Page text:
The possibility of cardiac sequelae after COVID-19 is now well established. Earlier data reported a very high prevalence of cardiac involvement in infected athletes (up to 15%). (1) Dedicated return-to-play (RTP) protocols have been formulated by several sporting bodies. Data that emerged later in the pandemic however was reassuring, reporting that most athletes with COVID-19 are often asymptomatic or only have mild symptoms. Only a small proportion end up having moderate/severe symptoms in the presence or absence of active cardiac involvement after evaluation.
Striking a balance between safe return to sports practice and encouraging physical activity in previously infected children and adolescents is paramount. The pandemic has already seen a substantial number of young individuals taking on a sedentary lifestyle. An increase in screen time of more than 2h/day on weekdays has already been observed. (2) A drop in weekly minutes spent in moderate-to-vigorous physical activity has also been reported internationally. (3-4) In this latest consensus document issued by the Task Force for Childhood Health of the European Association of Preventive Cardiology, the authors give several recommendations to establish a RTP protocol for juvenile and adolescent athletes. (5)
The authors highlight that young athletes with COVID-19 are often asymptomatic or have mild symptoms. These subjects often have a benign clinical course and frequently return back to competitive sports with no sequelae. A small number of young individuals however succumb to SARS-CoV-2 infection related multisystem inflammatory syndrome (MSI-S), (6) a rare yet severe hyperimmune response in the first 6 weeks after acute infection. MSI-S has an estimated incidence of 2 per 100,000 persons younger than 18 years, 1 in 161 clinically affected individuals. (7) 10-20% of those requiring intensive care because of MSI-S have cardiac involvement (myocarditis, left ventricular dysfunction, pericarditis, malignant arrhythmias, coronary artery aneurysms) with a predominance in male individuals and patients with chronic illnesses. (8) Case mortality ranges between 0.2-2%. (9)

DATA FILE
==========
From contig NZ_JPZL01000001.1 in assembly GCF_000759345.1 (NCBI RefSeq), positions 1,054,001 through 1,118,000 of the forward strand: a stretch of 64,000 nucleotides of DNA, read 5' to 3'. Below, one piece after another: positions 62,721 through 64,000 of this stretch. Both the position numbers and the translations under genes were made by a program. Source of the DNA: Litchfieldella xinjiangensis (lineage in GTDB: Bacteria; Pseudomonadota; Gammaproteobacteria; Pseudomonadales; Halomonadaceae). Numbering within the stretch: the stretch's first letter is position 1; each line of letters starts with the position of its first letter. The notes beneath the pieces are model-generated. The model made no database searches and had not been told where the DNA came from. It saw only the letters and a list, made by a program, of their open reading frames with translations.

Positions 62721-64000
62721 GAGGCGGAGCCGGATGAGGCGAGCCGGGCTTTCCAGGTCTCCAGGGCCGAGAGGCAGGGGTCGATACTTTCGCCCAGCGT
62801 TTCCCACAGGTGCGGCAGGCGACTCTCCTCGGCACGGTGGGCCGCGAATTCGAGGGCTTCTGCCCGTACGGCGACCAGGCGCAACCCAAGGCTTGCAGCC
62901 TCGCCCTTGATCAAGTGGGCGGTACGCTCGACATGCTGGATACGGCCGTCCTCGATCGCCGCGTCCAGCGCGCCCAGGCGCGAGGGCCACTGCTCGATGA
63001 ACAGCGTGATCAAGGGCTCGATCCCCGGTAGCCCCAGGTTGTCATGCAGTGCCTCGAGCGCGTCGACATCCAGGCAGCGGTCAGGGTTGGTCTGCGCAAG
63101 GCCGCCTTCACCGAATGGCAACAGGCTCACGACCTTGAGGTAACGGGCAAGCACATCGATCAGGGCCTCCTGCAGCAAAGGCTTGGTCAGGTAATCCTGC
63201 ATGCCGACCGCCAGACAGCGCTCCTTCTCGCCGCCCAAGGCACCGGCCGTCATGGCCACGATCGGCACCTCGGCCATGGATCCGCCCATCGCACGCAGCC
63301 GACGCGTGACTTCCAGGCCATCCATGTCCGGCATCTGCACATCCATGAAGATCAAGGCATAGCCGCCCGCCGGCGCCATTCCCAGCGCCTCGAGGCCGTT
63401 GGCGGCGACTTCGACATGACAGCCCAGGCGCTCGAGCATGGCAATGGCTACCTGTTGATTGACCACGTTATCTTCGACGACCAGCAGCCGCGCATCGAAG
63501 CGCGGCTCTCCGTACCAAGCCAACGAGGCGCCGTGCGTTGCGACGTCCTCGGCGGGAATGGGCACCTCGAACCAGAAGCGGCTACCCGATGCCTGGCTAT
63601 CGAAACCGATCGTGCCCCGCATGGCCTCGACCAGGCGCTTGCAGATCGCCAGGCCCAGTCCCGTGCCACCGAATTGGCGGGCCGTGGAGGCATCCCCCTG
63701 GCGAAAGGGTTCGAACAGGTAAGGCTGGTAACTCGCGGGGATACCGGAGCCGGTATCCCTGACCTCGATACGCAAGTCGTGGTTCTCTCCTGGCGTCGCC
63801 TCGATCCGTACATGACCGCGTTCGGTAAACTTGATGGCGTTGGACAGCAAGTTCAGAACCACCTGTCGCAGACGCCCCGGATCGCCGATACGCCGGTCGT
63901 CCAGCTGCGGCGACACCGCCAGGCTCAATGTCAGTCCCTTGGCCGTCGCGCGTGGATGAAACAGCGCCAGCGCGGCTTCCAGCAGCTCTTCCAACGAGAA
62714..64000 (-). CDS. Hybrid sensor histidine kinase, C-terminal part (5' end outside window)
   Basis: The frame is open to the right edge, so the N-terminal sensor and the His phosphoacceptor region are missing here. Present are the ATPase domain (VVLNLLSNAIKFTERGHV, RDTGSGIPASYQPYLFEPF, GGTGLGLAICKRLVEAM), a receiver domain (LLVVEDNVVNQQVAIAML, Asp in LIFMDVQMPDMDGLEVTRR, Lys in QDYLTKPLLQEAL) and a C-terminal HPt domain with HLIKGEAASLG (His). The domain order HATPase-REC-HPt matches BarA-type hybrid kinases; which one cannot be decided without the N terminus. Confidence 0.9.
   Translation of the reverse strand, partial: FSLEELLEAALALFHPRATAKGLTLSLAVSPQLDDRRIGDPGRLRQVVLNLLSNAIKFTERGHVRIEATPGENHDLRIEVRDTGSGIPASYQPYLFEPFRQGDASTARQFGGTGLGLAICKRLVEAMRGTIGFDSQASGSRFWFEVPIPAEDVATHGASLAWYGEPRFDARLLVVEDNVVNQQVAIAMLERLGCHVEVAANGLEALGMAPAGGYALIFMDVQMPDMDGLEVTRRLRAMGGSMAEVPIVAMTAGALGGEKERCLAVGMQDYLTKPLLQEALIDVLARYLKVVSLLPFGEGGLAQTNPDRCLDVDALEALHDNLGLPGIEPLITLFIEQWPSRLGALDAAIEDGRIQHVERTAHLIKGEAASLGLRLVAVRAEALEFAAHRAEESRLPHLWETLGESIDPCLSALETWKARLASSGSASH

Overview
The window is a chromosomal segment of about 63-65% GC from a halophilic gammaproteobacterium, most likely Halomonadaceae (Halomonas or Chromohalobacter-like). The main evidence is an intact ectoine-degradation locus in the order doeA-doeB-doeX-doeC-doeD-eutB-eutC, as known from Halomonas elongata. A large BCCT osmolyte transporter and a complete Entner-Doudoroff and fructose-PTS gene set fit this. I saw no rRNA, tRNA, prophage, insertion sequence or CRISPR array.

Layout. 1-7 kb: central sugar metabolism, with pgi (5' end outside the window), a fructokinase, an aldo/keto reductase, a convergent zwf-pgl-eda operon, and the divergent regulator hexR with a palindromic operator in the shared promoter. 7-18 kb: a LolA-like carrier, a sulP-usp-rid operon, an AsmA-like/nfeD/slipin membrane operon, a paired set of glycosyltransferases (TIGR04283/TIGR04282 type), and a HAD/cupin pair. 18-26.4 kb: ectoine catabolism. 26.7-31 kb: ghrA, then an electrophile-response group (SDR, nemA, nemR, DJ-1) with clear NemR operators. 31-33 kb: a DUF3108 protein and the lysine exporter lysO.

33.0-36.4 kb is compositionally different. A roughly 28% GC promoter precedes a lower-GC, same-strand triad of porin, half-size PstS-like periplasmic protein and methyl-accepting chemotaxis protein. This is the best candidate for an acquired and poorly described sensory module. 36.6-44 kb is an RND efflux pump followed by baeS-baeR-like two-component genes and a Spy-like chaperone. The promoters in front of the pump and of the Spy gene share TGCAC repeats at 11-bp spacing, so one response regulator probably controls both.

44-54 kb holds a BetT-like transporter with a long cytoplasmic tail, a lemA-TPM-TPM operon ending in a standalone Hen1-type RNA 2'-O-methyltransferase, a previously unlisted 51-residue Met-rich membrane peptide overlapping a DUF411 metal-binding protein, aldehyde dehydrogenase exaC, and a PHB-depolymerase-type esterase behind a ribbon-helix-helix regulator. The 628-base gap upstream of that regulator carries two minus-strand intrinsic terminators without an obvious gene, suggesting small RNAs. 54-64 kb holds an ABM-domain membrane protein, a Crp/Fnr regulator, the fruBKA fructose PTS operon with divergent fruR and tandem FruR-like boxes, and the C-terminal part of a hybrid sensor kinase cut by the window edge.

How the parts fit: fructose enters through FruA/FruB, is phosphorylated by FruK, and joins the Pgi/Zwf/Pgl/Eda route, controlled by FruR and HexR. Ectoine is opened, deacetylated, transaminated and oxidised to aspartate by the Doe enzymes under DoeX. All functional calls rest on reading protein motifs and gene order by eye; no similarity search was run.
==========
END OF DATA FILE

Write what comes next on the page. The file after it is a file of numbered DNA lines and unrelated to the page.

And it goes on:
The consensus document recommends a gradual RTP lead by the primary care physician or team doctor in young infected athletes with no or mild symptoms. (5) Echocardiography should not be used routinely in COVID-19 infected athletes who had mild COVID-19. The risk of MSI-S is however a reality. A thorough cardiac evaluation in young athletes with moderate or severe cardiac symptoms is strongly recommended, including those with a drop in athletic performance. A baseline evaluation would include ECG, echocardiography and cardiopulmonary exercise testing. Ambulatory ECG monitoring, cardiac MRI and bloods should be considered in cases where acquired inflammatory disorders (myocarditis or pericarditis) are suspected.
Children infected with SARS-CoV2 are often asymptomatic or have only minor symptoms. Striking a balance between the long-term health benefits of exercise and safe return to competitive sports is paramount. This consensus document is a first official position paper highlighting a pragmatic RTP in juvenile and adolescent athletes. (5)